For the Chair of the European Parliament's Committee on Women's Rights and Gender Equality (FEMM), Mikael Gustafsson (Radical Left, Sweden), Europe "talks" a lot about gender equality but is still very "patriarchal".
Has women's cause advanced during your committee's mandate or regressed?
Both, in fact. On the one hand, gender equality is getting a lot more attention, people talk about it. But on the other, women have been hit harder by the economic crisis in Europe. They more often work part-time, take care of the household responsibilities and have less freedom of choice. The problem is not so much one of will as of putting things into practice and allocating financial resources.
But certain key EU proposals on maternity leave and quotas for women on boards are at a complete standstill
Exactly, we talk a lot, but in practice there is still so much work ahead. According to the index created by the European Institute for Gender Equality, the EU has an average of 54% gender equality [based on different criteria like work, money, knowledge, time, power, health, inequality and violence - Ed]. That is really a bad score. Even the top countries, like Finland, Sweden and Denmark, only score around 74%. On maternity leave, countries tell us that they cannot offer 20 months because of the crisis. But as I often repeat, we manage to find billions of euro for banks.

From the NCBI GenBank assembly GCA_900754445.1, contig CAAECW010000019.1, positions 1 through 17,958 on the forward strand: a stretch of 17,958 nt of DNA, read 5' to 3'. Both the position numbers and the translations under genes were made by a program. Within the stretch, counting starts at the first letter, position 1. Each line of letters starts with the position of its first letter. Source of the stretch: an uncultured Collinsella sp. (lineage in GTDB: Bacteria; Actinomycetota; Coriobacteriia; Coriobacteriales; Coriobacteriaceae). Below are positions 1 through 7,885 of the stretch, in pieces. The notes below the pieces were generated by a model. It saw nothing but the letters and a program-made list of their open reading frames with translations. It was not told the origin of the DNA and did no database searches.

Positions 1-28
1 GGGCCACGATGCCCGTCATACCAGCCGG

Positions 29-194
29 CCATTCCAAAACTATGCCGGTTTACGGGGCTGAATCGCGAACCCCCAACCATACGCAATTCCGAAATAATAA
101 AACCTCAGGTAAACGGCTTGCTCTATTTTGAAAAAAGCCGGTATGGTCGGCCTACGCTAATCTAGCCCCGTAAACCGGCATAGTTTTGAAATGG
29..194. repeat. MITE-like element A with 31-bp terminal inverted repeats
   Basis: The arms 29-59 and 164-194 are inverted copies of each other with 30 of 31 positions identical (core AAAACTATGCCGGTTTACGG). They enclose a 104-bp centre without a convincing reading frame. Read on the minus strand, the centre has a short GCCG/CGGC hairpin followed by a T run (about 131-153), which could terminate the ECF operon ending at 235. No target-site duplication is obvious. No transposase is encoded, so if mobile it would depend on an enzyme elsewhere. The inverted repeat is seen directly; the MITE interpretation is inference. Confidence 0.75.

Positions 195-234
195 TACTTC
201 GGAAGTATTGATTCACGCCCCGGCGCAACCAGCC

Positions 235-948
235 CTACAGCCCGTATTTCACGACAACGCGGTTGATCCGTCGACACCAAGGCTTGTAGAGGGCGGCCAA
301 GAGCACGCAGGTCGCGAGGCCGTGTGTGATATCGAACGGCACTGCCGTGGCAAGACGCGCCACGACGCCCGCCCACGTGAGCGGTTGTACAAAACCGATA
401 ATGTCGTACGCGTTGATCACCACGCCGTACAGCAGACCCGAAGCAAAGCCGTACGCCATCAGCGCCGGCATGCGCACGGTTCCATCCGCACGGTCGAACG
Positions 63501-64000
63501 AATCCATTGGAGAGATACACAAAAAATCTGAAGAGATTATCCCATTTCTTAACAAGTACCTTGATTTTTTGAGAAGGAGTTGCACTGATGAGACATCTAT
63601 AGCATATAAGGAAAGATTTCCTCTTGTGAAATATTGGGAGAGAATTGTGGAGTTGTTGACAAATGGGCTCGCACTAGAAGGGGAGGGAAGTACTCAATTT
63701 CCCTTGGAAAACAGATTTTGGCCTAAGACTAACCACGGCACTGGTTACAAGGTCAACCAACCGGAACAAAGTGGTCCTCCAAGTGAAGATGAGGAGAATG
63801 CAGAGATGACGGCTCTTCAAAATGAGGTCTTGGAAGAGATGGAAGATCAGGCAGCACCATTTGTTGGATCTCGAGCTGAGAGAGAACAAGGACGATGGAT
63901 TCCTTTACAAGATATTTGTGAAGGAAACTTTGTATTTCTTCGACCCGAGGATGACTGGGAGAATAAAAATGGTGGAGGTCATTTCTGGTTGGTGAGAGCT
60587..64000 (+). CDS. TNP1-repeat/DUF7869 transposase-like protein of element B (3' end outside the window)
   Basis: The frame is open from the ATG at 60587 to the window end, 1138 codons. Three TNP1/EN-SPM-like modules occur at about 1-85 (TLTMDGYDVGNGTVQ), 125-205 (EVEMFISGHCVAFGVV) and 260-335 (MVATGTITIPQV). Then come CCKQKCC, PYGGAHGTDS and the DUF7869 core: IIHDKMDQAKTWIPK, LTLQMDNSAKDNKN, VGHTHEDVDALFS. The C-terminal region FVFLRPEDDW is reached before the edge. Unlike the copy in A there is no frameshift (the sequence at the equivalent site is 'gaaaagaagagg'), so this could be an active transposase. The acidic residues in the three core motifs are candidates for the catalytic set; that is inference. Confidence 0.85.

What do you tell those who criticise your committee, saying that it spreads itself too thin, doesn't draft its own reports and has to cope with tension among Conservatives?
The EPP is divided on gender issues. But in the Committee on Women's Rights, we work together extremely well even if we don't always agree. Of course, I could be accused of defending my committee. But we always have solid majorities on gender equality, including with Conservatives. I have never heard criticisms of the fact that we deal with too many subjects. In my view, those making such claims do not really support gender equality. The problem is that the other committees are interested only in quotas for women on corporate boards. We deliver a huge number of opinions because we want gender equality to be taken into account in different reports. It is a human right. As for drafting reports, we in fact want to share our responsibilities with other committees, with the Committee on Civil Liberties (LIBE) on quotas, for example, although it is a fact that we produce fewer legislative reports.
Are you pressured by...